Unemployment in Europe is at its lowest rate since records began. In April 2019, the jobless rate across the EU-28 was a mere 6.4%, with Eurozone unemployment coming in only slightly higher at 7.6%. Of course, those numbers hides significant differences between some Member States; in Greece, for example, unemployment is at an eye-watering 18.5%, while Germany is essentially experiencing what economists call “full unemployment”, with an unemployment figure of only 3.2%. Nevertheless, it’s true to say that most European economies are enjoying a period of relatively low unemployment at the moment.
So, crisis over, right? Not so fast. In 2018, the OECD warned of “unprecedented wage stagnation” across Europe. They argue that: “Low inflation and the major productivity slowdown have contributed to wage stagnation, as well as a rise in low-paying jobs” and “a significant worsening in the average earnings for part-time workers relative to full-time workers”.
What do our readers think? We had a comment from Panayotis, from Greece, who complains that European wages have been stagnant for too long. Is he right? Are European wages rising too slowly?
To get a response, we put Panayotis’ comment to Barbara Gerstenberger, Head of the Working Life Unit at the European Foundation for the Improvement of Living and Working Conditions (Eurofound), an EU agency that, among other things, researches living and working conditions across Europe. What would she say?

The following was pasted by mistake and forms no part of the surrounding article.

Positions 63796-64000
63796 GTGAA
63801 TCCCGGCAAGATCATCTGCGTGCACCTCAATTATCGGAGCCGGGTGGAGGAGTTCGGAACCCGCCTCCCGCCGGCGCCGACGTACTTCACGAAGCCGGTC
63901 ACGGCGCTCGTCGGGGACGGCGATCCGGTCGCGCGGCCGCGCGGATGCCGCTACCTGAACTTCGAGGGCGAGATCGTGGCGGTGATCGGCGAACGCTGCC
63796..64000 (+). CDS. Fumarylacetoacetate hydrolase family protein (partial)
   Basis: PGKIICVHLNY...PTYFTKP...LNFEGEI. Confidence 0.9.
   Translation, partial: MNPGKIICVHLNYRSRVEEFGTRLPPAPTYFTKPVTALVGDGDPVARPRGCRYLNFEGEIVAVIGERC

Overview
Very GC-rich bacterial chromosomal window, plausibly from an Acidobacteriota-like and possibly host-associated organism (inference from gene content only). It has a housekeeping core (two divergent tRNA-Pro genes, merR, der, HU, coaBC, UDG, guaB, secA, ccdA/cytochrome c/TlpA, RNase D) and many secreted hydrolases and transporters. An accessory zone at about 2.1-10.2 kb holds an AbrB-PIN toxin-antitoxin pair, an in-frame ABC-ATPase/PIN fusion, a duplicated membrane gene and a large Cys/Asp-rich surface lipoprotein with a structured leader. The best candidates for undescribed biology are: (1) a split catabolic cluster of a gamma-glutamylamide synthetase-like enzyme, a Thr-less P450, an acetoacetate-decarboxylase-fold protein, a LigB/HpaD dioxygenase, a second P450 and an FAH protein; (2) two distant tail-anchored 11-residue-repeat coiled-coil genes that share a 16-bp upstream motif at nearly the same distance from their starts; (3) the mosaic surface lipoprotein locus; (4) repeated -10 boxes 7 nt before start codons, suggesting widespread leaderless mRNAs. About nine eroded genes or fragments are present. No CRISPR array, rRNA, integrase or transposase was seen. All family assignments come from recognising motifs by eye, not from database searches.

Well, they have certainly been rising very slowly for a long time, and that is true also for the post-recession period. Between 2012-2014, wage growth has (and certainly for the recipients of those wages) been very disappointing. However, 2015 marked a turning point in that situation and [from that point on] we do see that, in two-thirds of the Member States, real wages have been increasing.
Again, the development in the Member States is very different. We see especially strong wage growth in Eastern European Member States, however we do not yet see this high wage growth in some of the Member States hardest hit by the crisis, such as Greece…
For another perspective, we put the same comment to Jack Ewing, European economics correspondent for the New York Times. How would he respond?
It’s true that wages were stagnant for quite a long time, not just in Europe but around the world. We’re seeing signs now that they’re starting to go up. That’s a function of the fact that in some countries, like Germany, the unemployment rate is very low, and so that forces employers to pay more to get the people that they need. But in countries like Greece, which still have a lot of economic problems, it’s going to take a while before that happens.
Then the question is what are you going to do about that? There’s not a very easy answer. The job market is much more competitive than it used to be, and when you have high unemployment, as you do in Greece, or Spain, or Italy, then employers are not under a lot of pressure to pay more. So, I don’t see an easy solution to that right now.
Are European wages rising too slowly? Do low unemployment rates mask other problems in the labour market? Or will wages rise naturally now that unemployment is down? Let us know your thoughts and comments in the form below and we’ll take them to policymakers and experts for their reactions!